The SDGs differ from the MDGs as a result of lessons learned in the course of implementing programs to achieve the MDGs.  One difference is that every country in the world has signed on to the SDGs.  This is crucial in a world that is mobile and dynamic, and especially when considering things like Climate, Peace, and Energy, where the actions of one country can have huge lasting impacts felt around the world.  There also was much more rapid improvement in achieving the MDGs once they were more regularly measured, so the SDGs have a focus on measurement and accountability.  Annual updates are collected and targets are reported against so decision makers can monitor progress and adjust policies and programs to stay on track.
Non-Communicable Diseases (NCDs) are an ever-increasing problem for children worldwide, and the SDGs include several related targets.  Goal 3 directly targets NCDs: To reduce mortality from NCDs by 33% through prevention and treatment.  Targets will be achieved through the promotion of mental health, the strengthening of prevention and treatment of substance abuse, reducing road traffic accident deaths and injury, and achieving universal health coverage with access to quality essential health care, medicines, and vaccines.  We must make sure to include NCDs when considering children’s health because 1.2 million deaths due to NCDs (13%) occur in people under 20, and risk factors adopted in childhood result in over half of all NCD-related deaths.
According to the IOM in 2014, Health is “the extent to which children are able (or enabled) to develop and realize their potential.”  Because the SDGs incorporate not only small focused aspects of health, but rather the entire experience of children and their environments, we will be better able to ensure that all children can fully achieve this definition of health.
As pediatricians and pediatric societies, it is our role to advocate for our children at all levels.  The first step is to know about the Rights of the Child and the current global goals related to children’s health.  The next step is to become aware of the individual goals set within your country, and to understand those policies that have been adopted and those that have not, in order to achieve those goals.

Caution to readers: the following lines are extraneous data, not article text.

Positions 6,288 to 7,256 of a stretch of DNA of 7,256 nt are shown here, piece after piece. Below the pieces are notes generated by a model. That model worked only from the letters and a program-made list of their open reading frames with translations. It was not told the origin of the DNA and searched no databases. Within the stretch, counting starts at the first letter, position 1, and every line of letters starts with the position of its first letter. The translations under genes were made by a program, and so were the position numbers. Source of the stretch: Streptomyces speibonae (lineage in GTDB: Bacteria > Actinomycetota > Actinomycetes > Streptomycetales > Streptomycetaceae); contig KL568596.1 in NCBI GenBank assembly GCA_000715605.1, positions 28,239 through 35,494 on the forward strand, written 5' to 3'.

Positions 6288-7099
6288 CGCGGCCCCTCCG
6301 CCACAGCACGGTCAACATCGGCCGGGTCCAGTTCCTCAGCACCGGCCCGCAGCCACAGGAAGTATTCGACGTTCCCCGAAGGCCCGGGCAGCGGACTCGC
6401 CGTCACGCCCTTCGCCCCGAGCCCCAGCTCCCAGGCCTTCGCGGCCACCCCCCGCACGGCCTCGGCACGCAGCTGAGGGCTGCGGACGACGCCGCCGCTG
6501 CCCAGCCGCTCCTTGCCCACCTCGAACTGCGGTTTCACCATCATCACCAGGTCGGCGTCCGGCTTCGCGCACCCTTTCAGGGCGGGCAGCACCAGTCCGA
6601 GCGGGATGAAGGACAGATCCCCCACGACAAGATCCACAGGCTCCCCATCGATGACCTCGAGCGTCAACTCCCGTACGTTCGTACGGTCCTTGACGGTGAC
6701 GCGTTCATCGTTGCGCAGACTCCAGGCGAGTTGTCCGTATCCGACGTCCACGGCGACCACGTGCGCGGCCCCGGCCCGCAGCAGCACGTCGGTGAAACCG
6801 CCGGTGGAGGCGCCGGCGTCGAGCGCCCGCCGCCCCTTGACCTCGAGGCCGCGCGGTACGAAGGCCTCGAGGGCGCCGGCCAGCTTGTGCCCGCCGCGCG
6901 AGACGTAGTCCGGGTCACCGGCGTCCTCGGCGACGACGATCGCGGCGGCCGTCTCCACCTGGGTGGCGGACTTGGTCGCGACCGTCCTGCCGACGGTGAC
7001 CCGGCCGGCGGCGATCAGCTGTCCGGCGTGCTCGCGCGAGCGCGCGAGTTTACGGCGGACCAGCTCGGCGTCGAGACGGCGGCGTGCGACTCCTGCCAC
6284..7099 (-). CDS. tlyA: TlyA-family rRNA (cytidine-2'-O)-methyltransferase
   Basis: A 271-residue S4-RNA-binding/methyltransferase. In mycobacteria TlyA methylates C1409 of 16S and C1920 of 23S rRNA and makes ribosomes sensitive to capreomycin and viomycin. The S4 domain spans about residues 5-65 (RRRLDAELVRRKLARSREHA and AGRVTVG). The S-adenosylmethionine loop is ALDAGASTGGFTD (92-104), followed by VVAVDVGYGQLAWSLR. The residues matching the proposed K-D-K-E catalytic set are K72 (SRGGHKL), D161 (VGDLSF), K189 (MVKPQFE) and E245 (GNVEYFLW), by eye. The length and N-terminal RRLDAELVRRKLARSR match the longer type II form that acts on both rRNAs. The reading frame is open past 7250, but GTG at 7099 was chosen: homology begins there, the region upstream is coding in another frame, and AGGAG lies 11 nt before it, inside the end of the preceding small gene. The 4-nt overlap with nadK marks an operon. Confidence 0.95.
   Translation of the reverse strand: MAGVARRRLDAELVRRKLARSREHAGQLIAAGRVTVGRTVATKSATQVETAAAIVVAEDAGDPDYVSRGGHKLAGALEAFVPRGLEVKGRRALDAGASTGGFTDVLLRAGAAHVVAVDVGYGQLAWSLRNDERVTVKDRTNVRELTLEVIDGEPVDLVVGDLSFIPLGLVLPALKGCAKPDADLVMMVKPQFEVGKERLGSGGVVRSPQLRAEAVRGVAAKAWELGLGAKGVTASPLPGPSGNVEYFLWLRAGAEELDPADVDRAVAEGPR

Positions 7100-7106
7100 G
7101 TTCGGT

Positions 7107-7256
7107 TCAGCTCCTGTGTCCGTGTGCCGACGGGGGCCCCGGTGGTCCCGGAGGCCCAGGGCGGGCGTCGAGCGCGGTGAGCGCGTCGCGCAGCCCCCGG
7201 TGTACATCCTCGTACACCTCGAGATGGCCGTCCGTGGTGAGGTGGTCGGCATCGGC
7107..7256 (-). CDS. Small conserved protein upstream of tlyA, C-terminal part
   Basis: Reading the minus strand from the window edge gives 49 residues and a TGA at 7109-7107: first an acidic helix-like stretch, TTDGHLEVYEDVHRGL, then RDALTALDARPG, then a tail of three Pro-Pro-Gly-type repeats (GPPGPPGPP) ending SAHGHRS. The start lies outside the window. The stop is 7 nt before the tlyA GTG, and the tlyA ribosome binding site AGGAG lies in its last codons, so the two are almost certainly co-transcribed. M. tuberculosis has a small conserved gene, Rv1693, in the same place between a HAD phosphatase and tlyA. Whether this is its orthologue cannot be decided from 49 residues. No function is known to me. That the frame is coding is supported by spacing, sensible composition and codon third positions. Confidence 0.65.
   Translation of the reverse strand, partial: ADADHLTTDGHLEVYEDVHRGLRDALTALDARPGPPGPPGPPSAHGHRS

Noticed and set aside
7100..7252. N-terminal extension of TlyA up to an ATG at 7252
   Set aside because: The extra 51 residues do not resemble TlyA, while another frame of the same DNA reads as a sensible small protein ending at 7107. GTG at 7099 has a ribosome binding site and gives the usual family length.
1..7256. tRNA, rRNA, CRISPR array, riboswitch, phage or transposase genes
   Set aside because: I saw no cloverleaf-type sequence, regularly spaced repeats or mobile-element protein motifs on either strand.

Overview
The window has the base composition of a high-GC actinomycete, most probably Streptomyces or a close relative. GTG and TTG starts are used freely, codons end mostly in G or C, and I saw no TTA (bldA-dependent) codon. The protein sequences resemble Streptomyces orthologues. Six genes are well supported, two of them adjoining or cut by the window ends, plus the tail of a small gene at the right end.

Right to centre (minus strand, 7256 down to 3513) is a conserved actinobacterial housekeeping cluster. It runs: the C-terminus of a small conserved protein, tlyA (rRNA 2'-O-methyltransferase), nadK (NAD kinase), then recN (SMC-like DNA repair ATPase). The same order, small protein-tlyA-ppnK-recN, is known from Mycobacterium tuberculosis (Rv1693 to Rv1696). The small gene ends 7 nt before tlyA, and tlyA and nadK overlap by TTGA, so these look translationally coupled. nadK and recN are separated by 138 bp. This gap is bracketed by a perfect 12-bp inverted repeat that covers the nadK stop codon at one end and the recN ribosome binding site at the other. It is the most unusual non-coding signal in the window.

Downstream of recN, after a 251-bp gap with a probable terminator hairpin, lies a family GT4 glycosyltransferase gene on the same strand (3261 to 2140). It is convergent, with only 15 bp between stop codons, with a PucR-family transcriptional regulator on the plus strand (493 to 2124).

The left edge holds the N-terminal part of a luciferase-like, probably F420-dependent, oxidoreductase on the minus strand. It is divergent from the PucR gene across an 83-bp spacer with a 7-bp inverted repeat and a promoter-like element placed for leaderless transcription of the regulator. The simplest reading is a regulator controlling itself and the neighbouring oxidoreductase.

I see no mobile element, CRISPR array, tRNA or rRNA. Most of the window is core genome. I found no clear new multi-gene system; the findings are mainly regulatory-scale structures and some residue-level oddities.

The final step is to keep governments accountable for achieving the goals set at the national and global levels.  To do this, we must: remain up to date on progress reports, be aware of policies that promote children’s health as well as those that are detrimental and use our collective voices as experts to ensure the right policies and programs are being enacted.  As pediatricians, it is our responsibility to promote every effort to ensure the rights and the future of children in our respective countries and around the world.  By being informed of the current global and national commitments, we pediatricians can be effective advocates for children, hold our governments accountable, and secure a brighter future for every child.
 
i- The United Nations Convention on the Rights of the Child. 1989 www.unicef.org.uk/wp
ii- United Nations. Sustainable Development Goals.  Retrieved Feb 2, 2019 from sustainabledevelopment.un.org
iii- Centers for Disease Control and Prevention. (2016). Summary of China Neonatal Resuscitation (NRP) Implementation Report (2004-2015)
iv- World Health Organization.  Measles and Rubella Surveillance Data. Retrieved Feb 5, 2019 from
https://www.who.int/immunization/monitoring_surveillance/burden/vpd/surveillance_type/active/measles_monthlydata/en/
v- United Nations.  Millennium Development Goals.  Retrieved Feb 5, 2019 from http://www.un.org/millenniumgoals/
 
Disclaimer: The Views and opinions expressed in the articles are of the authors and not of the journal.
Editor-In-Chief
Journal Office
Mid City Hospital, 3-A Shadman II
Jail Road, Lahore ,Pakistan
Managing Editor
Dr. Intan Juliana Abd Hamid
Support & Help
Assistant Editor
Dr. Sadia Shabbir Hussain
Support & Help
Digital Content Editor
Dr. Khalid Masud
Administrator